Navigating the complexities of a contamination control program

Digital Technology Pharma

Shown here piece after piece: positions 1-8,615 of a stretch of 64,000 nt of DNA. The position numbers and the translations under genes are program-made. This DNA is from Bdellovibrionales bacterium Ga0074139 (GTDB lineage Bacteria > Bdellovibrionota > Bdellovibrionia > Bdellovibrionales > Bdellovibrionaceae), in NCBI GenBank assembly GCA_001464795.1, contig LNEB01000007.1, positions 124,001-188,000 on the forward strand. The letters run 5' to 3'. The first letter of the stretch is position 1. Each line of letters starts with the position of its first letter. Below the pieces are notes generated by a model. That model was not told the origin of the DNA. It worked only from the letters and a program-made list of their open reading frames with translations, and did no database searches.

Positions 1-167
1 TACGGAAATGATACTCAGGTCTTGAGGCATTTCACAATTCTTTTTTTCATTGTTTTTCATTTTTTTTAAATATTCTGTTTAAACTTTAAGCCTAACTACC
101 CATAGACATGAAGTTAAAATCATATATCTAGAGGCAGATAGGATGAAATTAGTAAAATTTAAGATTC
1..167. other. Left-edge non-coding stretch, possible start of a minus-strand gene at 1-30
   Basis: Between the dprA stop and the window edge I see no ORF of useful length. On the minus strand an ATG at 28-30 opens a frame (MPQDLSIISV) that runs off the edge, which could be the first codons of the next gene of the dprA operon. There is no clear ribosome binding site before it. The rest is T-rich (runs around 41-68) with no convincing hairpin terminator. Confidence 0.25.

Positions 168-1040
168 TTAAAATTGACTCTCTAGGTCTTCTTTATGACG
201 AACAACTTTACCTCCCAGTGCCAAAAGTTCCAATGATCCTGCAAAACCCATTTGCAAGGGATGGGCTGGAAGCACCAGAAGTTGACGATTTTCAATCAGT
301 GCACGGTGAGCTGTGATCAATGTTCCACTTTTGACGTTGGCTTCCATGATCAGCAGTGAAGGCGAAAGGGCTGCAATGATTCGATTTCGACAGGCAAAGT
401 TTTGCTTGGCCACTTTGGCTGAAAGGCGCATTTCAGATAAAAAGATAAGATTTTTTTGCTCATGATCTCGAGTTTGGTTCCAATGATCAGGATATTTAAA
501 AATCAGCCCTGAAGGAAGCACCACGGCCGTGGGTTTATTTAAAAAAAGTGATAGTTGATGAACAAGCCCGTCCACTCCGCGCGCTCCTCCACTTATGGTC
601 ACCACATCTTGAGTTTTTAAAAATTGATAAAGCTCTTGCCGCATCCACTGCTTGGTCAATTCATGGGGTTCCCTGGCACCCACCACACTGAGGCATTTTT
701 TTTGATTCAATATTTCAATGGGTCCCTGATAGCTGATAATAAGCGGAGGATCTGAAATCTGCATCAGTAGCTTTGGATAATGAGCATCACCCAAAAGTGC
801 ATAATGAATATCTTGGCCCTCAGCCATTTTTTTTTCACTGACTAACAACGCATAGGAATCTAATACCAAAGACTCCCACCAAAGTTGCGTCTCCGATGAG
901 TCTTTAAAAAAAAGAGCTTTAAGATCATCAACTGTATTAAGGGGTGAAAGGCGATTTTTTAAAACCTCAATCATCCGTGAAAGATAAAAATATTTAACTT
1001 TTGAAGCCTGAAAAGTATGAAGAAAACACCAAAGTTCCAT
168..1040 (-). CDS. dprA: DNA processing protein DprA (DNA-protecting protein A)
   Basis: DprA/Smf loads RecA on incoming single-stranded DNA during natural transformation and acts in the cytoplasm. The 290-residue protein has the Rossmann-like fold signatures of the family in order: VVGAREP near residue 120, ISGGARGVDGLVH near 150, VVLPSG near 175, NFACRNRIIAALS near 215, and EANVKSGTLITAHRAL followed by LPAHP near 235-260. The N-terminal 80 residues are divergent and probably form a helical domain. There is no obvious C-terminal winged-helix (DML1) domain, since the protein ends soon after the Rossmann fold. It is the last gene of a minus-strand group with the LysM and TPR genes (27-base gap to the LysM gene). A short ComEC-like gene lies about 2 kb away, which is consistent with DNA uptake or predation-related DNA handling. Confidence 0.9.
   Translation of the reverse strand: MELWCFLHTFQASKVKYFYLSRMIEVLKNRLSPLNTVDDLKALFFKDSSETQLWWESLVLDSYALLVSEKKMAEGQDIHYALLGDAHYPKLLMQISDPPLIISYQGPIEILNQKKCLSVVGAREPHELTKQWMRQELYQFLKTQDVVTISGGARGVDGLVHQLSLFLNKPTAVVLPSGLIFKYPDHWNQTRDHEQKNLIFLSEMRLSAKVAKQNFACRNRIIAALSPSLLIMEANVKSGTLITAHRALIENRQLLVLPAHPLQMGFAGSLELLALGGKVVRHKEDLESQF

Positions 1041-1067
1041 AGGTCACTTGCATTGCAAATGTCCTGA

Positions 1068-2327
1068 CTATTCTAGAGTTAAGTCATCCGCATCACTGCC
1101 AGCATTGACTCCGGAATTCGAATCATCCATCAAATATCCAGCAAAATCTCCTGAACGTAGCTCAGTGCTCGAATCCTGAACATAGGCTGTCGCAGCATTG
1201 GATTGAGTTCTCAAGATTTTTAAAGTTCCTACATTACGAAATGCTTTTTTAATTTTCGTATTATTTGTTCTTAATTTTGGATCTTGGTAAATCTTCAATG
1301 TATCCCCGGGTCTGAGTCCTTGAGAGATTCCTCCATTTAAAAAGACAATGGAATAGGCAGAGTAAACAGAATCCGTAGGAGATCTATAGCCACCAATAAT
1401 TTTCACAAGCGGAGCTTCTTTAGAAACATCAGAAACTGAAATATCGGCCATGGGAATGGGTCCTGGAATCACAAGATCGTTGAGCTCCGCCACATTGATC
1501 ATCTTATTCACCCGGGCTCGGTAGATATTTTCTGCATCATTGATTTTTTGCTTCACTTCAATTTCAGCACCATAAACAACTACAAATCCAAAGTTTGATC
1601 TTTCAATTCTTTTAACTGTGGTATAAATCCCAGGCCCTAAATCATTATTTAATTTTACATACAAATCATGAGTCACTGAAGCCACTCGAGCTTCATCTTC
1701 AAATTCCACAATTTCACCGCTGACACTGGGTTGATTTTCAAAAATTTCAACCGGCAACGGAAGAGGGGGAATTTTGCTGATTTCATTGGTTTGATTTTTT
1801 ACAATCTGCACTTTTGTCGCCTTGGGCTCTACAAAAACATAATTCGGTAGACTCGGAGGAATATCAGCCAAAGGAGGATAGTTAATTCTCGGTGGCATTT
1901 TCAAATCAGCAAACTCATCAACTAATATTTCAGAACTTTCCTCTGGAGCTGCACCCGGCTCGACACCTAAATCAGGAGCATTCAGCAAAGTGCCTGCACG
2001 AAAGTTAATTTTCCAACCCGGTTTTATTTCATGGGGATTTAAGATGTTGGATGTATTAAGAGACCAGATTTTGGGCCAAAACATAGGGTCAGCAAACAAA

Recent revisions to Annex 1 for the manufacture of sterile products and an inclusive contamination control strategy reinforce the importance of having modern quality management systems (QMS). Together with ICHQ10 that describes what an effective QMS looks like, there is greater emphasis on quality risk management principles. But what are the key elements to consider in meeting the quality system requirements detailed in ICHQ10 and current Annex 1 for a contamination control program (CCP)? What makes it robust? And what is required to keep it current? These are all valid questions, and key to ensuring your CCP is robust is assembling a multidisciplinary team to identify and evaluate the risk of microbiological, particulate, chemical and/or cross-product contamination to your product. Each person in the team brings a functional perspective of contamination potential based on expertise on how things “actually work” within the discipline. All manufacturing facilities are responsible for delivering a safe and effective product.  Contamination Control concerns are not limited to sterile products. Clear regulatory guidance is available on the need for control of contamination during drug processing and manufacture of sterile drugs, however, the requirements for how to evaluate contamination potential in a non-sterile manufacturing environment are less clear. A contamination control strategy (CCS) provides a summary of the procedures and practices utilized for ensuring contamination control i.e., commissioning, qualification and validation. The CCS should also detail how contamination levels are monitored for effectiveness.  Pre-set alerts and alarms should be put in place to monitor contamination potentials and drive actions to minimize the impact to patients and supply. All the elements of facility design, process design, automation, quality management, qualification/validation and monitoring must be combined and structured into an overall coherent contamination control plan. The plan should be founded on a sound cross-functional assessment of potential contamination with a risk-based approach to the actual operations and identification of current controls. Actions for improvement are included in the plan, as well as a formal lifecycle approach to revise the controls based on changes to operations or non-conformance issues. Do you need help in conducting an assessment, creating a Contamination Control Plan or integrating the plan into your overall QMS strategy?    
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